The Kansas Jayhawks rallied from the biggest deficit in NCAA championship game history to beat North Carolina, 72-69, to win their first national title since 2008.
Kansas fell behind by as many as 16 points in the first half and was down by 15 points at halftime. The largest halftime comeback in title game history was 10 points, and the largest rally from any deficit was by Loyola Chicago, which came back from 15 points to win the 1963 title.
The game came down to the final seconds, as North Carolina had a chance to tie the game with 4.3 seconds left after a Kansas turnover. But, North Carolina’s last-gasp 3-pointer from Caleb Love fell short. Brady Manek slipped under the basket while trying to get to the opposite baseline.
That triggered the Jayhawks’ first celebration on the national championship stage in 14 years.
Five players were in double figures for Kansas — David McCormack and Jalen Wilson each had 15 points, Remy Martin had 14 points, while Christian Braun and Ochai Agbaji each had 12 points. Braun also had 12 rebounds, while McCormack had 10 rebounds.
RJ Davis and Armando Bacot each had 15 points for North Carolina, while Brady Manek and Caleb Love had 13 points each, and Puff Johnson added 11. Bacot had 15 rebounds, Manek had 13 rebounds and Davis had 12 rebounds.
Kansas came out on a scorching run to start the second half, outscoring the Tar Heels, 20-6, in the first eight minutes to cut North Carolina’s lead to 46-45. Kansas was shooting 60 percent by that point and the Tar Heels were shooting just 2-of-14 in the first eight minutes.
That basically reset the game for a home stretch against the final two teams standing in March Madness.
Kansas tied the game on an Agbaji 3-point play, making it 50-50. Martin’s baseline 3-pointer gave Kansas the lead, followed by a Wilson 3-point play, set up by a Dajuan Harris Jr. steal and assist. By then, Kansas was up 56-50 with 10 minutes left. The Tar Heels rebounded, tying the game at 57-57 with 7:48 left.
Kansas was up 65-61 with 3:45 left, helped by a 3-pointer and a layup by Martin. But, right at the under-4 timeout, McCormack picked up his fourth foul after a well-played half.
Two free throws by Bacot and two free throws by Manek tied the game at 65-all with 3:06 left.
Martin tossed in a 3-pointer with 2:38 left to give Kansas the lead. But, the Tar Heels answered with a layup from Love and, after a missed 3-pointer by Wilson, a Manek offensive put-back to give UNC a 69-68 lead with 1:42 left.
McCormack gave Kansas the lead back with 1:21 left with an offensive rebound and put-back. At the other end, Martin blocked Love’s shot from behind on a drive. The Tar Heels inbounded to Bacot, who drove to the basket but slipped, re-injured his ankle and turned the ball over. Bacot left the game a few seconds later when he limped to the other end of the floor.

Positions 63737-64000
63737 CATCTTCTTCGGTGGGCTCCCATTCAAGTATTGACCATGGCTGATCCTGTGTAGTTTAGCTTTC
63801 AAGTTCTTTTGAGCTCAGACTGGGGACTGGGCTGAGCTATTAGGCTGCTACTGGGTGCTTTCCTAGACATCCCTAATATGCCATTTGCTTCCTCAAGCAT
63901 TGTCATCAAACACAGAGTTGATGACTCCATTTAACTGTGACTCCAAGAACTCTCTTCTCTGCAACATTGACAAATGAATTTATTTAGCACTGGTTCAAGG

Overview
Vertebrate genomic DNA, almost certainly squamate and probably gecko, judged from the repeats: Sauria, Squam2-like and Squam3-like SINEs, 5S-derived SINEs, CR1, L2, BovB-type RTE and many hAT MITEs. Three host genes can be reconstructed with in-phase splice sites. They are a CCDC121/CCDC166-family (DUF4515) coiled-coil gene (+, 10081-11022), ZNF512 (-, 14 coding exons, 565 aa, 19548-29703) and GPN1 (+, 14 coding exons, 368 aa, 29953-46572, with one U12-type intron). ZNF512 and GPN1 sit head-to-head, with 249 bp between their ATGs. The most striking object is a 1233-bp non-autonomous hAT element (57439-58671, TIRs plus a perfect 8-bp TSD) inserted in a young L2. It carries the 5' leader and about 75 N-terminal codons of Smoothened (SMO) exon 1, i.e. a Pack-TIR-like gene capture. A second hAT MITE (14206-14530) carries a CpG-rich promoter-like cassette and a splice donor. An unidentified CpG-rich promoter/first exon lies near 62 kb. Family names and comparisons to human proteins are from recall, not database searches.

After the time out, McCormack’s turnaround with 22 seconds left gave Kansas a three-point lead. UNC took a pair of 3-pointers to try and tie the game, but neither fell. Then, Manek grabbed the second rebound but threw it out of bounds trying to outlet it to a teammate with four seconds left.
On the inbounds pass, Harris took the pass from Christian Braun but he stepped out of bounds. That gave the Tar Heels their final chance to tie the game and send it to overtime.
With the victory, Kansas (34-6) wins its sixth national championship, the fourth in the NCAA Tournament era and the second under head coach Bill Self. He led the Jayhawks to the 2008 national title.
The first half started much like Kansas’ first half against Villanova — with an Agbaji 3-pointer and a hot start by the Jayhawks. Kansas started the game on a 7-0 run and North Carolina struggled on offense. Bacot struggled to get his football with his injured ankle. Manek struggled after taking an inadvertent elbow to the head from McCormack.
But, slowly, the tables turned. Bacot eventually became a factor on the offensive glass and had a double-double by halftime. He also went to the free throw line and made six of them, as the Tar Heels finished the half with a 13-2 edge on Kansas at the free-throw line. Bacot also helped the Heels dominate in second-chance points, as they led that category 18-2 at the break.
Meanwhile, Manek hit back-to-back 3-pointers to break a 22-22 tie with 5:08 left in the first half. From there, the Tar Heels were relentless on offense, as they ended the half on a 18-3 run to grab the 40-25 lead.
In one of the game’s odder notes, both Self and Davis were Williams’ successors at both schools. Self replaced Williams in 2003 when Williams left to take the job at North Carolina. Davis played for the Tar Heels in the 1991 Final Four when Williams, a former UNC assistant, faced off against his mentor, the late Dean Smith. Kansas won that national semifinal showdown.
You can find Matthew Postins on Twitter @PostinsPostcard.